Llamedos writes: Citibank has redesigned their credit card website ( so that the login page is not an SSL encrypted page. Instead, they expect users to simply accept a little lock GIF file they put up themselves, and their assurance that the form is submitted via SSL. According to Citibank, "Your security is important to us. While the new has an "http" address and no lock icon displays in your browser, your personal information is still protected." Citibank's security page While other sites are moving to more security and more ways for the user to protect himself (e.g., Bank of America's SiteKey program), Citibank is tearing away at protections and trying to train users not to care about security.

Comment Even animated movies use actors (Score 1) 441

So at what point do the actor's/actress' talents become obsolete?

Actors are still artists - a good actor can bring a lot to a performance even if they're just voice acting or mo-capped. Golum had a live actor bringing him to life, as did Sonny in I, Robot. The CGI folks drew heavily on the actor's portrayals. A lot of directors see their relationship with their actors as a collaboration and some tend to choose the same folks over and over because they work well together. From what I've seen in the special features sections of some animated movies, the voice actors are filmed while they're reading and some of that performance gets incorporated into the film. So I think there will be less room for mediocre actors, and the "extra" may become obsolete, but I think there will always be room for the person with a talent for acting or performance.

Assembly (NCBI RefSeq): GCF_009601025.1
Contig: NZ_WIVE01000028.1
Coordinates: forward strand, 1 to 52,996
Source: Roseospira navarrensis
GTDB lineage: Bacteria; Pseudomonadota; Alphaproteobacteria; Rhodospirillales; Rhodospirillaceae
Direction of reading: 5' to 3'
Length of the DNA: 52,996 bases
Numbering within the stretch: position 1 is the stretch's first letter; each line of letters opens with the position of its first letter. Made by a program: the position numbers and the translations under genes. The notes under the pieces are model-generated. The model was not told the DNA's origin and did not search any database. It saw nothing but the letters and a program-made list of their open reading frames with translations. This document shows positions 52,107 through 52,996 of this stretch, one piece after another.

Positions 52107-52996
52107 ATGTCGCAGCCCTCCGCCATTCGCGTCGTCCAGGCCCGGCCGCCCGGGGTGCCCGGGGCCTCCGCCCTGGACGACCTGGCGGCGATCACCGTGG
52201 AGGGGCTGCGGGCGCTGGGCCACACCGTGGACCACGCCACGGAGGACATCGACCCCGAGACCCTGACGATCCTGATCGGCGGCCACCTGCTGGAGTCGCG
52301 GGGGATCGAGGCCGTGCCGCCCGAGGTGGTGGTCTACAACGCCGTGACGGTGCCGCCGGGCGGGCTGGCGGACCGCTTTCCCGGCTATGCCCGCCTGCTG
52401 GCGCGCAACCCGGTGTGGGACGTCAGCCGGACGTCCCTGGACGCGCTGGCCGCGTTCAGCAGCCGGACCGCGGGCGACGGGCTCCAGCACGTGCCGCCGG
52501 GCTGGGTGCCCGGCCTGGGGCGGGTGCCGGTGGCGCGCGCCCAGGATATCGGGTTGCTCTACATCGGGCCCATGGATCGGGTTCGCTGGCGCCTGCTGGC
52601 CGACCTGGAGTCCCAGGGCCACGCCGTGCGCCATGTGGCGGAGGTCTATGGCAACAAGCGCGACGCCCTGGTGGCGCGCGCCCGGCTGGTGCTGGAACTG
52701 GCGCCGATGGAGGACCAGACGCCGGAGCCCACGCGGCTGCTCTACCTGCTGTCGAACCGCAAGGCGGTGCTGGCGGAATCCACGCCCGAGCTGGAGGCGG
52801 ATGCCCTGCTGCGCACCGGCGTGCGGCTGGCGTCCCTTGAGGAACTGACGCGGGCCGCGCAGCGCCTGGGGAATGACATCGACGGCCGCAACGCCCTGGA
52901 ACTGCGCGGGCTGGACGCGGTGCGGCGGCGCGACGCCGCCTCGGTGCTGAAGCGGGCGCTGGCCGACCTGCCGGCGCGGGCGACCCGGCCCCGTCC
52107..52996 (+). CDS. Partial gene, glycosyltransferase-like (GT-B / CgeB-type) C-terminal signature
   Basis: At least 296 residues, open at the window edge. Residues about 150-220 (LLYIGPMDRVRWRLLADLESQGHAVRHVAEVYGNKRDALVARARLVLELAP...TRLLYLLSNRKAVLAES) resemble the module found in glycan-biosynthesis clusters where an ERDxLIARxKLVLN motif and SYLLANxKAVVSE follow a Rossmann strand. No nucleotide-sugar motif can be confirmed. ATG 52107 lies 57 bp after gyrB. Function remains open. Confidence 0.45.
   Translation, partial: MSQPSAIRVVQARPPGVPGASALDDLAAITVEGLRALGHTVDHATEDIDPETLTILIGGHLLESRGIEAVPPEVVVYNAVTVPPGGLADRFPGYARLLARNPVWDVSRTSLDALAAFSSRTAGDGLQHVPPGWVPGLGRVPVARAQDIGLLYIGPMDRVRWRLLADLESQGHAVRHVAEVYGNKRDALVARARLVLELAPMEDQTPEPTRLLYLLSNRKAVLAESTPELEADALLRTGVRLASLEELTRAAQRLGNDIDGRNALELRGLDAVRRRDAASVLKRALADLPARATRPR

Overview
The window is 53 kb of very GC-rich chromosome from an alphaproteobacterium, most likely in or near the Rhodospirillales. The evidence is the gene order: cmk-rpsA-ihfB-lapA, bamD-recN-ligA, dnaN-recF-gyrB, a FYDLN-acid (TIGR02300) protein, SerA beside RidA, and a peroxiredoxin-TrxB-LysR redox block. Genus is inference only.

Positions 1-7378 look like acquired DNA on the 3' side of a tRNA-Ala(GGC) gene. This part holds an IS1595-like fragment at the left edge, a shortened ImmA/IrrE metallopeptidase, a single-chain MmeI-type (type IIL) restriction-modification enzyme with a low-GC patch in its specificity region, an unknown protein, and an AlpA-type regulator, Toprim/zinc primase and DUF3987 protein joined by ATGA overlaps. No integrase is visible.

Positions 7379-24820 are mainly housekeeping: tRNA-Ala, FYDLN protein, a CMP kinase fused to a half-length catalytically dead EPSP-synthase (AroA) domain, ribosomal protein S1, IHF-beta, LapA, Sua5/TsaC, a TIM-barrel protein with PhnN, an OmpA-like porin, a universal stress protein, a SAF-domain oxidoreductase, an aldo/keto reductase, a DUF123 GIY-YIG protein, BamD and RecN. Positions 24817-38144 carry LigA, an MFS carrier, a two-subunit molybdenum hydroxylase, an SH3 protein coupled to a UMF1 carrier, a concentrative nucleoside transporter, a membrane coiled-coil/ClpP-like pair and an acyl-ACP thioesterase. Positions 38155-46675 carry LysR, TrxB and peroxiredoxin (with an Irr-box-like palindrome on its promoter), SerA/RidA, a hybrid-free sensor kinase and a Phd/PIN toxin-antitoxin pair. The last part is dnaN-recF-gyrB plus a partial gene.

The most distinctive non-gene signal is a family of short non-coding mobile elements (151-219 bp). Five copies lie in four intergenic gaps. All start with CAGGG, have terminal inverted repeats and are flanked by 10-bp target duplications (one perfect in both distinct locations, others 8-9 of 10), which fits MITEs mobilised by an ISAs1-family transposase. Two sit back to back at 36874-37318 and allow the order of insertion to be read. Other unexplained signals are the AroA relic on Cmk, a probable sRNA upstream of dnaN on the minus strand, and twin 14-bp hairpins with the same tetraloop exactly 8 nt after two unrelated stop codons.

The bright side that I can see is that perhaps not having to put up with so many dumb, uneducated actors as public role models and political activists.

Well professors should lecture and artists should speak through their art. It's really annoying to get lectured when you're expecting art. People should stand for what they believe in because it's the right thing to do, not because all of the cool kids are doing it or because it helps their image.

Who Pays For Credit Card Breaches? 313

PetManimal writes "A scheme to steal customers' credit and debit card information at a New England supermarket chain highlights a little-understood fact about credit card security: Customers still think that the credit-card companies have to eat fraudulent charges, but since the PCI DSS standards were adopted, it's actually the merchant banks and merchants who have to pay up. And, according to the blogger writing in the latter article, it's a good thing." "The main reason PCI exists is that there are tens of thousands of merchants who don't understand the basics of information security and weren't even taking the very minimum steps to secure their networks and the credit card information they stored... PCI pushes that burden downstream and forces merchants to... put in a properly configured firewall, encrypt sensitive information and maintain a minimum security stance or be fined by their merchant banks... [T]he credit card companies have taken the bulk of the financial burden off of themselves and placed it on the merchants, which is where much of it belongs...'"

Submission + - Gracenote Database Helps Find Musical Plagurist